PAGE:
Matthew Delventhal (a labor market economist who was formerly from Claremont McKenna College) found that home prices would drop 6% if 33% more Los Angeles workers telecommuted. This is an increase of about 3% since before the pandemic. Life becomes easier for almost everyone— because fewer workers are commuting, commutes become easier for people who are still going into a workplace. Certain service jobs were moved out of the city to be closer to their workers.
“There are a lot of benefits to having people less tied-down geographically,” he says.
Workers want to have the ability to spend time with their families
Ryan Pollard, a perfect example of these welfare benefits. Pollard used to commute 3 hours per day between his Portland, Ore. suburb home and his job in another Portland suburb. His wife and he worked together at the same software firm. Because of this, Pollard’s youngest child, who is now nine years old, would often be attending daycare for 12 hours per day.
During the pandemic, their employer switched to fully remote, and the family went from renting a house to being able to buy one in Vancouver, Washington—about a 6 hour drive from their office.
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“I look back at the hours that I spent in my car or away from my kids and it kind of makes me cringe a little bit, especially with the little one, not seeing her for 12 hours a day,” he says. “Now, we’re walking her to and from school and that’s incredible. I’m not going to trade that for anyone.”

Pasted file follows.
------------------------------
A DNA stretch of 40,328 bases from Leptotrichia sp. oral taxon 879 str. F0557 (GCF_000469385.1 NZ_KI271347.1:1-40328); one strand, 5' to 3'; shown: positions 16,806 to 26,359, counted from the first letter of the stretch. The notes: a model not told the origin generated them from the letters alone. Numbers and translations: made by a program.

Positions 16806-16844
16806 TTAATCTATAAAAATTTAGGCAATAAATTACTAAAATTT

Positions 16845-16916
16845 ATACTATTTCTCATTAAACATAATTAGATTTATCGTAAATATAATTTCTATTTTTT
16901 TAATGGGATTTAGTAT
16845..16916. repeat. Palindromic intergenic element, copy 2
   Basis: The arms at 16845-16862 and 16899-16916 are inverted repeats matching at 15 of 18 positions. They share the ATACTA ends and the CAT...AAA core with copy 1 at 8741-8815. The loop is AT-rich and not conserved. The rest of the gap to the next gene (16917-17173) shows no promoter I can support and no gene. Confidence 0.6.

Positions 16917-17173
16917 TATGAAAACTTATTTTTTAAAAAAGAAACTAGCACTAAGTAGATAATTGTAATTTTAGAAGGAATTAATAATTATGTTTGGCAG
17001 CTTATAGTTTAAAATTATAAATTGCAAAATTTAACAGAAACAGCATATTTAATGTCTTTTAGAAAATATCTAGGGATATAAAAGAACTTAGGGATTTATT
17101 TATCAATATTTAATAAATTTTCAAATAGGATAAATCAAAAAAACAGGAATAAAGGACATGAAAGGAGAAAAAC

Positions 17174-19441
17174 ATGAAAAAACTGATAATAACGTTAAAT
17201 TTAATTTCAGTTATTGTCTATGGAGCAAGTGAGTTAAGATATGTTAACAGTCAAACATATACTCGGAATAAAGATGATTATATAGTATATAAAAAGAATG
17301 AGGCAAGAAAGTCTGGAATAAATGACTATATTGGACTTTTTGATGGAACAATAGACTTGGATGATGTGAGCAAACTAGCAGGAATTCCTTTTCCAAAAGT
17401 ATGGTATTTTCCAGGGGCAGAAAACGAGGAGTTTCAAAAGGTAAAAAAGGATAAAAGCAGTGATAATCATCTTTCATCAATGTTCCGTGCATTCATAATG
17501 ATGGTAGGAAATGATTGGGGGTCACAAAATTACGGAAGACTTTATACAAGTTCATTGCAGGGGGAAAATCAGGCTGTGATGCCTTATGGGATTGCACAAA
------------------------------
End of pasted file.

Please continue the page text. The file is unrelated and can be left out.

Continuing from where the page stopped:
Pollard is still employed by the same company, but his wife has a job with a company that offers remote working. Neither wants to consider any job that doesn’t let them work remotely.
Many other people agree and they are not alone.Esearch indicates that remote workers could be a way to get more people into the labour market. More than half of unemployed survey respondents said they’d prefer a work from home job, and 17% said they’d only consider a work-from-home job, according to Bloom, the Stanford professor.
Employers looking to return to work in an increasingly tight labor market with 11 million jobs available may not have the right kind of workers that they desire. They’ll also lose the many workers who reevaluated what was important to them during the pandemic, and decided to put family first. According to recent research, 61% of remote workers are not working because they are closed. Pew studyHowever, 36% worked at home prior to the pandemic.
Scott McDonald, 45 years old, is an executive who creates flooring estimates for the construction sector. He had lived in the same North Carolina town where his employer was located because he wanted a short commute, but it wasn’t very close to his three kids, who split time between divorced parents. His job was no longer available so he moved to a house with three bedrooms that would be able to accommodate him and his family.
He heard President Biden call workers back to the office in the State of the Union, but scoffed—he never has to go back to an office again. “The pay would have to be astronomical to convince me to give up time with my family and replace it with a commute,” he wrote on Twitter.
McDonald knows this may limit his job options in the future, especially since he doesn’t have a college degree. But he gets to sit down with his family for meals, and talk with his kids about their days—he doesn’t want to trade that in.
“I’m not super-skilled,” he says. “But they say it’s a worker’s market.”